Organized in collaboration with Rafael Barrientos Martínez, this exhibition will highlight the artist’s ongoing still-life series, never before seen as a group. Begun in the late 1990s and informed by pop icon Tom Wesselman’s sly commentary on consumerism in the 1960s, Terrill employs a conventional composition to address the everyday reality of his shared Chicano lifestyle as well as his experience with HIV which he contracted in 1980 while living in New York. Sustiva and assorted HIV prescription cocktails are depicted along with cans of Brisk Lipton Tea and bouquets of roses atop a Mexican serape tablecloth. Painted with the artist’s trademark bright pop colors and a flat, collage-like technique, each work memorializes what it is to live with a treatable but still incurable life-threatening illness.
Similarly, Terrill’s suite of soup can prints entitled Prep Can (a reference to the medication Truvada used both to treat and prevent HIV) draws a parallel between Warhol’s critique of American consumer culture in the 1960s and the present-day corporate pharmaceutical industry. Also included in this presentation are several of the artist’s larger scaled canvases completed earlier this year. The paintings’ titles say it all: Remembering When He Used to Untie My Shoes; Summer Became an Endless Round of Parties, Said the Clone; Still-life with Triumeq and Wrapped Candies that Remind Me of the Artist Félix González-Torres. Throughout his career and in all the mediums he employs, Terrill’s work is an unabashedly personal representation of his community with inclusive pop culture references in abundance.
Joey Terrill attended Immaculate Heart College and California State University, Los Angeles. His work has been presented in solo exhibitions at Ortuzar Projects, New York; Park View / Paul Soto, Los Angeles; ONE Gallery, West Hollywood; Norris Fine Art Gallery, Los Angeles; Score Bar, Los Angeles; and Windows on White Street, New York. His work has been featured in the institutional surveys ESTAMOS BIEN–La Trienal 20/21, El Museo Del Barrio, New York (2020–2021); Touching History: Stonewall 50, Palm Springs Art Museum, Palm Springs (2019–2020); Through Positive Eyes, Fowler Museum, University of California, Los Angeles (2019); Axis Mundo: Queer Networks in Chicano L.A., a partnership between Museum of Contemporary Art and the Getty Museum’s Pacific Standard Time:LA/LA at the Pacific Design Center and ONE Gallery, Los Angeles; and Asco: Elite of the Obscure, A Retrospective, 1972–1987, Los Angeles County Museum of Art (2011). His work is included in the permanent collections of the Museum of Modern Art, New York; Whitney Museum of American Art, New York; El Museo del Barrio, New York; Hammer Museum, Los Angeles; Museum of Contemporary Art, Los Angeles; Museum of Contemporary Art, San Diego; Williams College Museum of Art, Williamstown, Massachusetts; and Art Institute of Chicago. His painting, Painted by Her Brother, 1983 is one of the lead promotional images for Made in LA: Acts of Living at Los Angeles’ Hammer Museum. His work can also be viewed in Copy Machine Manifestos: Artists Who Make Zines, at the Brooklyn Museum through January 2024. Joey Terrill: Still Here, the first monograph devoted to his AIDs-related works, will be released in January 2024.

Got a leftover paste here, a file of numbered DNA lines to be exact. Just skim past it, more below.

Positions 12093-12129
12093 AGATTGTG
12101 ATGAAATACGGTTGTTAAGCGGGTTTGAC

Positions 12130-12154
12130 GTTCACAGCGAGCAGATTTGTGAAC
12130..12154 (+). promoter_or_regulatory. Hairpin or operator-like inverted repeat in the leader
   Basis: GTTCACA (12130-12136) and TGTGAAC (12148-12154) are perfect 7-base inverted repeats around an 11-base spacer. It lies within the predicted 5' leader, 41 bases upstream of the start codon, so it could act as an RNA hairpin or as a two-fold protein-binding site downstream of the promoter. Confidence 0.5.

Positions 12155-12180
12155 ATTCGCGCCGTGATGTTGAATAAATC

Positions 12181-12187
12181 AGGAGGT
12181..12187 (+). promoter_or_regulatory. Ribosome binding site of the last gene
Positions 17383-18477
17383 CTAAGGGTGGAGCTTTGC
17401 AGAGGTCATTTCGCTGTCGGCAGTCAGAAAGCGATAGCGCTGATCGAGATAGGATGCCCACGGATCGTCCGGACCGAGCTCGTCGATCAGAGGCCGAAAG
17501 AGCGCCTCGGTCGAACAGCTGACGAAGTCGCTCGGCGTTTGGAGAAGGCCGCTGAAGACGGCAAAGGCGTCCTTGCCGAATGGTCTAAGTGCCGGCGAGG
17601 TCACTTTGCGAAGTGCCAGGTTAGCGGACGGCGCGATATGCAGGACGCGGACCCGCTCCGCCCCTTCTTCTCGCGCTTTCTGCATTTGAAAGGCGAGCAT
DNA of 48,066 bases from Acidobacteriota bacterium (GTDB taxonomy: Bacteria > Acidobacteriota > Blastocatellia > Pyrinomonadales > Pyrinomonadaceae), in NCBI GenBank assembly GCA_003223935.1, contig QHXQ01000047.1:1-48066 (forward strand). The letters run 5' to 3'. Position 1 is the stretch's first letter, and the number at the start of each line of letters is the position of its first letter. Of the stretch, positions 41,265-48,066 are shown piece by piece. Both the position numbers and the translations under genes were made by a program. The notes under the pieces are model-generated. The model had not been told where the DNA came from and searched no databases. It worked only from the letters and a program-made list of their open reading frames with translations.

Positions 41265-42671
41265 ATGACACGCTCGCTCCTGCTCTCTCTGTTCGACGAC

Acknowledged for his enduring AIDS activism, Terrill recently retired as the Director of Global Advocacy and Partnerships for the AIDS Healthcare Foundation. He lives and work in Los Angeles.